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Welcome to the world of the Vincent D'Onofrio obsessed - and a bit of real life thrown in.

Thursday, November 29, 2012


A couple of weeks ago I mentioned that the government was planning to close Accident and Emergency and Maternity at my local hospital. It's getting really hard to get anyone outside the local community to sit up and take notice. A march last Saturday was briefly reported as having as few as 2,000 people taking part, whereas best estimates are between 10,000 and 15,000. The news coverage was minimal. It was raining, so the cameras didn't stay beyond the first few minutes, and didn't show the rally at the end or the "hands round the hospital".

Last night there was another public meeting in the local theatre.

It's clear that the stated aim of "reorganising local services to improve them" is a complete crock. The only plans are those which allow for these closures and the sale of two thirds of the hospital's land to developers. There is an assumption that there will be a fall in the number of people needing these services, though all the evidence is to the contrary. To get to the alternative hospitals, there being no decent public transport and relatively little (and rather expensive) parking, more people will need to call for an ambulance. There is no mention of the effects of the increase in these calls on the mortality rate of people such as heart attack victims. If the ambulance is dealing with another, less critical (but still very serious) case, it will be delayed. People will die. But hey, they won't be Conservative Party voters, so what the heck?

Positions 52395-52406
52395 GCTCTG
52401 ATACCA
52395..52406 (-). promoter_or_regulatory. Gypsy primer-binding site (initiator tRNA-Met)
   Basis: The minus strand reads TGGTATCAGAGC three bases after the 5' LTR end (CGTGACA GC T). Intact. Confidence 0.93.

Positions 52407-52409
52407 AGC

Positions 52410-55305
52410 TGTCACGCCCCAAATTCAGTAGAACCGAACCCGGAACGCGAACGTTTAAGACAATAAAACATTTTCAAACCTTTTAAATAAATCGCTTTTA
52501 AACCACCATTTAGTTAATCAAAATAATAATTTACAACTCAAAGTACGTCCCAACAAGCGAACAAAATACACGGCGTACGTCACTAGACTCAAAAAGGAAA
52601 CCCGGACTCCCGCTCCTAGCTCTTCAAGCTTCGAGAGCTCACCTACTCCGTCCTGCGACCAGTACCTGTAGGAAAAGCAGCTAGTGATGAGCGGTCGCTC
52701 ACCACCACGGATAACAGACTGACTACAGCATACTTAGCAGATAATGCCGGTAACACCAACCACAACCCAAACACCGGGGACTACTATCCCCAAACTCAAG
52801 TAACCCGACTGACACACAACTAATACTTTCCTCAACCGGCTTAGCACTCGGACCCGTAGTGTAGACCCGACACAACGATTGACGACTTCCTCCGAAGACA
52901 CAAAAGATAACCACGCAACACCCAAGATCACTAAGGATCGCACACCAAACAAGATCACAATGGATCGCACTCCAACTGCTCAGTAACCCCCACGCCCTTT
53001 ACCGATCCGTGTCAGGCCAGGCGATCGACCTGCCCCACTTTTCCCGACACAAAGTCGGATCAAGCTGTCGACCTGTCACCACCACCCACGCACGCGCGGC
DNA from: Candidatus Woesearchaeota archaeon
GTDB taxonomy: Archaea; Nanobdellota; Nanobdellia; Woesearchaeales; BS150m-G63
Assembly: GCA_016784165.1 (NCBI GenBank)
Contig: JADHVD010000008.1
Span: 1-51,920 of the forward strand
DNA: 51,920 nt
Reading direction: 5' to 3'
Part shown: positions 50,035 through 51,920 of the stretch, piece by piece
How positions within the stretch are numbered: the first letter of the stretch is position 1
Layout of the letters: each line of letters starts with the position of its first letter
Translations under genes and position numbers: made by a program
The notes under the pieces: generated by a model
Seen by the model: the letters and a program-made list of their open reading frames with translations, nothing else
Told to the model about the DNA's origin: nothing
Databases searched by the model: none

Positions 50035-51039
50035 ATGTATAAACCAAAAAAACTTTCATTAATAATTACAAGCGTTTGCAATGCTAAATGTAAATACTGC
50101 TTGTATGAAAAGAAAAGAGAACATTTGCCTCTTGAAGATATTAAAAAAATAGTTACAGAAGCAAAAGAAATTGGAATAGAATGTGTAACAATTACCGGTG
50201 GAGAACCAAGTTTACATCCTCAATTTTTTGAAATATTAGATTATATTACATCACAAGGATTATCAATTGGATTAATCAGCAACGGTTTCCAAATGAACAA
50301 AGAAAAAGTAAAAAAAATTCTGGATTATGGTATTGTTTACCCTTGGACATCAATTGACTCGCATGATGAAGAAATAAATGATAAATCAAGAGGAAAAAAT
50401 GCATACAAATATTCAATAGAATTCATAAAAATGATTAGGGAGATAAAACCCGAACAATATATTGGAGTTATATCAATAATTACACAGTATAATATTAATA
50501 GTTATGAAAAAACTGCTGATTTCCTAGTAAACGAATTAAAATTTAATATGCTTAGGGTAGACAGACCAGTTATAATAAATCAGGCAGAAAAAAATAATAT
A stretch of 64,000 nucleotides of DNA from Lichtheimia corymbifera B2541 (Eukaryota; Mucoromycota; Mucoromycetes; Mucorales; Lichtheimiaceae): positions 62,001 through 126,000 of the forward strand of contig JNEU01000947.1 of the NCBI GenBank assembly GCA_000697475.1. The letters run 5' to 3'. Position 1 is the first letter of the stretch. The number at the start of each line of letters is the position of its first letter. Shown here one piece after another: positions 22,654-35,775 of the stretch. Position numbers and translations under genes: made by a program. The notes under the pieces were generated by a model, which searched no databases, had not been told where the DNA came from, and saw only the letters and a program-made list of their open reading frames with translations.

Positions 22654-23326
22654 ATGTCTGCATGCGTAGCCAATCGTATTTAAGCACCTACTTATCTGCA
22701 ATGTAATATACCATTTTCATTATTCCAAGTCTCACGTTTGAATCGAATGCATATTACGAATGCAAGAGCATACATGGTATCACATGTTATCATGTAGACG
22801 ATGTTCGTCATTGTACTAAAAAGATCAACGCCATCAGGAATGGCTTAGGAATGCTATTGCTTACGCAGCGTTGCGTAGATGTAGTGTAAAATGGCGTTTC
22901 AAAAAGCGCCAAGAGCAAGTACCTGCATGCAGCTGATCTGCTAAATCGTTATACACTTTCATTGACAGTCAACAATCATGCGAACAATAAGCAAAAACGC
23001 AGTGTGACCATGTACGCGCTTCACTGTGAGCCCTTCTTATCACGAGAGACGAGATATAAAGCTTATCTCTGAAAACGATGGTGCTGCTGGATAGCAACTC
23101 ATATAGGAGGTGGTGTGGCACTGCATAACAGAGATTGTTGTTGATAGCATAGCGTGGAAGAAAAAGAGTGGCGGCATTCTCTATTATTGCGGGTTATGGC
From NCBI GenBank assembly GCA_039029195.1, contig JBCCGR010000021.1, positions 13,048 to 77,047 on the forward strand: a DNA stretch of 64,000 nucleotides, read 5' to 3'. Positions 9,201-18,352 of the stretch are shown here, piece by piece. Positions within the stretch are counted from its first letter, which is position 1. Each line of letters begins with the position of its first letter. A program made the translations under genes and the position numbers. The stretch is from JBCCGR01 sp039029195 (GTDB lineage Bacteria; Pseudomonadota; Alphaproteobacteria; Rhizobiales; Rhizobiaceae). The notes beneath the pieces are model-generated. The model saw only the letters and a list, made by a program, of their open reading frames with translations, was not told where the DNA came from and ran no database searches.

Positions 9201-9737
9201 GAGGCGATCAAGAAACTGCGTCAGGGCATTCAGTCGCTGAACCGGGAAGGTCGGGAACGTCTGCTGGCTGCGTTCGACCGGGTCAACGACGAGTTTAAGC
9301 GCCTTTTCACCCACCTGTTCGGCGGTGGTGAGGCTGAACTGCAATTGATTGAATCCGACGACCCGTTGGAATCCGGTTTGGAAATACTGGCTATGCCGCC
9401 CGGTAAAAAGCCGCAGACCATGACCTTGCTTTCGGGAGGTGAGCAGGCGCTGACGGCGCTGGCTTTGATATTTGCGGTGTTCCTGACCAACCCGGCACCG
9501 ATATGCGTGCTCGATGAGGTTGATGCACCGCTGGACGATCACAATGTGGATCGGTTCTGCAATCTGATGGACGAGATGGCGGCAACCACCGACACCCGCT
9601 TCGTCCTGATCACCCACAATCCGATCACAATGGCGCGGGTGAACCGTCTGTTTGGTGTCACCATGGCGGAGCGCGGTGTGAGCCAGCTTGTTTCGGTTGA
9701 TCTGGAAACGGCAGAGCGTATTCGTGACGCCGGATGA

The person who produced the report didn't ask local people about how they would get to the alternative hospitals. They suggested we look on the Transport For London website. Yes, that's the first thing you do when you need to get to hospital urgently. They also consulted Deloitte's, a tax and corporate services company, to come up with travel times for an appendix to the report. Again, these geniuses didn't consult with the people who might be able to give them an accurate answer. They used online information, and came up with timings for conditions of "no traffic". THIS IS LONDON! Such conditions will only apply at about 2am, when there are no buses anyway. Multiply the time by three or four for most of the day.

Sadly, I think the government will nod this through no matter what we do. The only possible hope is that it is supposed to be put into practice over three years, by which time there will have been a general election, and with luck this bunch will have been kicked out and the next lot might listen to reason and stop it in its tracks.

Don't hold your breath there either.

Anyone who wants to see if they can sign the online petition please follow the links on


JoJo said...

That's ridiculous. I swear what are they thinking? Clearly they're not. A lot of old people don't even have computers much less the ability to look up a website. That's like when we lost power after a storm, and the hotline said to check their website for shelters. Duh.

JoJo said...

PS Didn't you perform in an opera last week? How'd it go?

val said...

Just a concert of Verdi opera arias, JoJo. It went well, but not enough people in the audience to improve our finances.

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